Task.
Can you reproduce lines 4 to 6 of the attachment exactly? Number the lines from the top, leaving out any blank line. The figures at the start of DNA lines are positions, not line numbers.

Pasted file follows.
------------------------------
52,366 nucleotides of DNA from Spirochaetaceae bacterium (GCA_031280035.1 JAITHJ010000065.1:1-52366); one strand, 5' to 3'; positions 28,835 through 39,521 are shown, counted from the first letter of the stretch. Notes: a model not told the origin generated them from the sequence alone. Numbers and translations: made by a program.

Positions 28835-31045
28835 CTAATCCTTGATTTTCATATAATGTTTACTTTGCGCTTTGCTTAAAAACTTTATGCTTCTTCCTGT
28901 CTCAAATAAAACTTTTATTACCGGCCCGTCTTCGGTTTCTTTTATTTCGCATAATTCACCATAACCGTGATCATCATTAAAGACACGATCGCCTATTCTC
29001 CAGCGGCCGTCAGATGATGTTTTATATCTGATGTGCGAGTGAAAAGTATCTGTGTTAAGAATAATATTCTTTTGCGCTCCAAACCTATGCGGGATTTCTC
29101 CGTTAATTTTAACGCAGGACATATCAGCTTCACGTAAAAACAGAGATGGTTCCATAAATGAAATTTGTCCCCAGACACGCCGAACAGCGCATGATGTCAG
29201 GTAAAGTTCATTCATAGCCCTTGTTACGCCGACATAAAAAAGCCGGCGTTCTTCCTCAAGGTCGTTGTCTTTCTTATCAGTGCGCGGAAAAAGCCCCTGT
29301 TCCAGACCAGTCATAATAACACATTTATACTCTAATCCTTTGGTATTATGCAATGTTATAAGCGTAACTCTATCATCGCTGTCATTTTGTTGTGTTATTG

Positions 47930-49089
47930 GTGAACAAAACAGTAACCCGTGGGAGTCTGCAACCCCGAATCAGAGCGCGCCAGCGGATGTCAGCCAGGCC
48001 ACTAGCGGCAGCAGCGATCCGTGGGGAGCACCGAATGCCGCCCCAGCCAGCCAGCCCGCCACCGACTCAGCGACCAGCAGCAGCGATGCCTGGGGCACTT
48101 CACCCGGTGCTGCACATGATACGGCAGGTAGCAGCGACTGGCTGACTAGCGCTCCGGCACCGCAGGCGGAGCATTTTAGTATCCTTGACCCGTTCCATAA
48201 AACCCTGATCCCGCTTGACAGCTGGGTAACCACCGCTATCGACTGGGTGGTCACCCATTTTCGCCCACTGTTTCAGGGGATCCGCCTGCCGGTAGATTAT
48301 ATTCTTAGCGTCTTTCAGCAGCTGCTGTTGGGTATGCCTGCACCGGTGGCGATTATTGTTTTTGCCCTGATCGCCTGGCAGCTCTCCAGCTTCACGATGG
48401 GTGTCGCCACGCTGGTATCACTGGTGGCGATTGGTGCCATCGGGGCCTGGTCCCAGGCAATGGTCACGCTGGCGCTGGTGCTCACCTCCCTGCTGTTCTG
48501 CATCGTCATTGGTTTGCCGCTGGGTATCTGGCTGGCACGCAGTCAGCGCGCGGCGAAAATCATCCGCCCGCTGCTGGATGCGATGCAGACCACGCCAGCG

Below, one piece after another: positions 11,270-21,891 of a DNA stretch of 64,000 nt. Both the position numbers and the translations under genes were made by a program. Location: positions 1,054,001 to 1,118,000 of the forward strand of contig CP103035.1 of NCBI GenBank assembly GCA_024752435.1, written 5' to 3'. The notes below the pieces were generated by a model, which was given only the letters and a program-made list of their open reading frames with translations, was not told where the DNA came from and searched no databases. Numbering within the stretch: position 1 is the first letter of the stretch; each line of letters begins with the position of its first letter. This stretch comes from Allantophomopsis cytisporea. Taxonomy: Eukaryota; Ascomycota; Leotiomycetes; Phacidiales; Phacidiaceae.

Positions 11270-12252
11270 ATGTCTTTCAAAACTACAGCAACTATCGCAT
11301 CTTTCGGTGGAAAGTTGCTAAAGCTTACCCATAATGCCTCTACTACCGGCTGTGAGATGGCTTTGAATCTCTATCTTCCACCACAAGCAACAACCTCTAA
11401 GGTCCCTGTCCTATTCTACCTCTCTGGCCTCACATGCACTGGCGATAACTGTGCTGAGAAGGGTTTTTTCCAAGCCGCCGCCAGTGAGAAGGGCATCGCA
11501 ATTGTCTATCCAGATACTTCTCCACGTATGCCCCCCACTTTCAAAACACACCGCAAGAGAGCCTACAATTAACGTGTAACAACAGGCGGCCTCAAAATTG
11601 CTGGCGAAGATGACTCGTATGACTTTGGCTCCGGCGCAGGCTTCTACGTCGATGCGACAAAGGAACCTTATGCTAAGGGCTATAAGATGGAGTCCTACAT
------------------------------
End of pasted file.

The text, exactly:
28901 CTCAAATAAAACTTTTATTACCGGCCCGTCTTCGGTTTCTTTTATTTCGCATAATTCACCATAACCGTGATCATCATTAAAGACACGATCGCCTATTCTC
29001 CAGCGGCCGTCAGATGATGTTTTATATCTGATGTGCGAGTGAAAAGTATCTGTGTTAAGAATAATATTCTTTTGCGCTCCAAACCTATGCGGGATTTCTC
29101 CGTTAATTTTAACGCAGGACATATCAGCTTCACGTAAAAACAGAGATGGTTCCATAAATGAAATTTGTCCCCAGACACGCCGAACAGCGCATGATGTCAG